Over thousands of years, people have made changes to the physical structure of rivers, such as altering the course and installing flood defences and weirs. Many of these changes have benefited society, for example by improving navigation, reducing flood risk, generating power and powering mills, improving drainage or allowing water abstraction. However, there is also ecological damage resulting from the changes. Weirs block the migration of fish travelling back upstream to spawn. Straightened channels have low habitat diversity and cannot support diverse communities of invertebrates, fish and their predators. The biggest reason (29%) that waters in our catchments are not healthy is due to changes in their shape and flow caused by physical modifications.
Water transfers and reservoirs, such as the Gouthwaite reservoir on the River Nidd, have altered the natural flow of the rivers, interrupted sediment moving downstream and prevented fish and other animals from moving freely. While discharges and abstractions from reservoirs are carefully managed, river systems reflect the man-made influences on flows and sediment transport.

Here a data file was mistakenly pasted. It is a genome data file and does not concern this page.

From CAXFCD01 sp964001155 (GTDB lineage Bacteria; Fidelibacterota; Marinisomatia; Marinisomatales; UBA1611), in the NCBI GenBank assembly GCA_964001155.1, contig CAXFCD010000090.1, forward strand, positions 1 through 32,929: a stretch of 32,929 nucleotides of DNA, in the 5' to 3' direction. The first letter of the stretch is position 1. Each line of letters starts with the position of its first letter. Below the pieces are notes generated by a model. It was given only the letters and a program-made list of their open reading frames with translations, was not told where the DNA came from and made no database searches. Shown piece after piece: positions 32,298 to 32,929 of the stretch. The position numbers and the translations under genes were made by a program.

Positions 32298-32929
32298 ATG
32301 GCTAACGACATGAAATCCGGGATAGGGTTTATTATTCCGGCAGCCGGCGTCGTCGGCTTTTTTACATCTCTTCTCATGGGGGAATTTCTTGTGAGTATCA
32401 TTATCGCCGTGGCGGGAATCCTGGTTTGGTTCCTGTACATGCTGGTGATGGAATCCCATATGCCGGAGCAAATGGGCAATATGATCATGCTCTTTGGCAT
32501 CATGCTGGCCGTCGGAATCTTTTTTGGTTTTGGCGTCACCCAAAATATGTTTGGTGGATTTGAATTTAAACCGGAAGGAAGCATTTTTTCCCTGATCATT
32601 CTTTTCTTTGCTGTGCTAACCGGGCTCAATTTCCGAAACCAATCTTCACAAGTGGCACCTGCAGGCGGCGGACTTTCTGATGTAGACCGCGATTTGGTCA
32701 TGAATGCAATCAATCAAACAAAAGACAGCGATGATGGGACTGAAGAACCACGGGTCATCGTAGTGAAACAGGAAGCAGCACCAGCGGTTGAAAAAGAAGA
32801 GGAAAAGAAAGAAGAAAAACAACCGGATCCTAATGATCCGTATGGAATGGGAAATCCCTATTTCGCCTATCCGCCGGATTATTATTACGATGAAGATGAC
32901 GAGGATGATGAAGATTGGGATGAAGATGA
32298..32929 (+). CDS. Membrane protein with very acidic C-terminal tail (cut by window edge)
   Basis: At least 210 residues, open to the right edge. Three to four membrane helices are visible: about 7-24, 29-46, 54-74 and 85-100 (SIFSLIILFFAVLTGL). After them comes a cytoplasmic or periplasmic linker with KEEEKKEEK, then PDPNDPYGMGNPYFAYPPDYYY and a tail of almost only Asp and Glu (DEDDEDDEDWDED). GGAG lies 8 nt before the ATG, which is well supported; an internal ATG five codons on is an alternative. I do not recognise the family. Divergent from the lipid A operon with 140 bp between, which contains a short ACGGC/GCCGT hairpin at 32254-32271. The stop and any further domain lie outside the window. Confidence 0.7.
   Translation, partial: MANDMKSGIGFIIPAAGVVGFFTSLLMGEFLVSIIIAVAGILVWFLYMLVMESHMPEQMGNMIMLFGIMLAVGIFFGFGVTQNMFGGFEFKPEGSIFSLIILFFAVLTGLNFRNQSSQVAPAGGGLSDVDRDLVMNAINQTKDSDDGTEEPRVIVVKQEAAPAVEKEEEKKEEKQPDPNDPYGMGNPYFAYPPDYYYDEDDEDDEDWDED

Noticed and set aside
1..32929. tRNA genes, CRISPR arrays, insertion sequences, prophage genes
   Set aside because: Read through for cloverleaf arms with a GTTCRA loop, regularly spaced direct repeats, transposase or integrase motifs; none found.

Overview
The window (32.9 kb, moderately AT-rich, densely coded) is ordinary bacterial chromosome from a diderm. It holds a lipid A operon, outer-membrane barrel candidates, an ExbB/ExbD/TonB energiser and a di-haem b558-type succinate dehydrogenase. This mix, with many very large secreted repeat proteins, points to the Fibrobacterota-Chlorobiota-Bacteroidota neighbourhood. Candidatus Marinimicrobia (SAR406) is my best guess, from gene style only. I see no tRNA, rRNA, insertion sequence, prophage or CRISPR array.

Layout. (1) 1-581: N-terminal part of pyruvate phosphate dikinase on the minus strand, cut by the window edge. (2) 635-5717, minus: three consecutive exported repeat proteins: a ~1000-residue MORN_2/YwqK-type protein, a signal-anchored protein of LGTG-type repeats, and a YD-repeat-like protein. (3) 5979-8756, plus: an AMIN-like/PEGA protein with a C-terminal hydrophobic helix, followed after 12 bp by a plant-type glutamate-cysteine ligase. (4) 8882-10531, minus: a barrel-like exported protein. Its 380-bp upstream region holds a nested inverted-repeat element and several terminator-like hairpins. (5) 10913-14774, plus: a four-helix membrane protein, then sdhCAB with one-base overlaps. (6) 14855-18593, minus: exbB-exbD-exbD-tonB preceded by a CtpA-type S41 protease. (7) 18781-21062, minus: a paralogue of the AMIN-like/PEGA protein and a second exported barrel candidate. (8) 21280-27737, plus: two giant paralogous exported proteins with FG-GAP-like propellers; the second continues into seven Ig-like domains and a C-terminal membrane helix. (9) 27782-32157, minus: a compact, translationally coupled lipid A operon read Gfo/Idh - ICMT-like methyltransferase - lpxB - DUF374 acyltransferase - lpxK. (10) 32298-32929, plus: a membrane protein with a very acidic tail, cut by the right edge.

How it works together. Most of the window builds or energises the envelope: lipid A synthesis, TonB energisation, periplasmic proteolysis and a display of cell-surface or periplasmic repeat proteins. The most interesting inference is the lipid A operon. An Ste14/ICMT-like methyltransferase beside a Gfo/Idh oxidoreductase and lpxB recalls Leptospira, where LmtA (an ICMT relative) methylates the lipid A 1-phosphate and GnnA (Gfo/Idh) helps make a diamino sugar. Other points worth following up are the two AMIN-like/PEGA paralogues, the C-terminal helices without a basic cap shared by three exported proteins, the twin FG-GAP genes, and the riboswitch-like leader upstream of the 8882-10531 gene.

Where physical modifications are no longer necessary they should be removed and the river restored to its natural state to increase the quantity and quality of habitat. Weir removal will allow fish passage through the stream. An example of weir removal is the Reconnecting the Laver Project on the River Laver, a tributary of the Ure that flows through Ripon.
Sometimes it is not possible to remove a structure because they are needed to provide a safe and reliable water supply or because the cost would be too high. It is sometimes possible to reduce the impact of these structures by installing fish passages or increasing instream habitat diversity.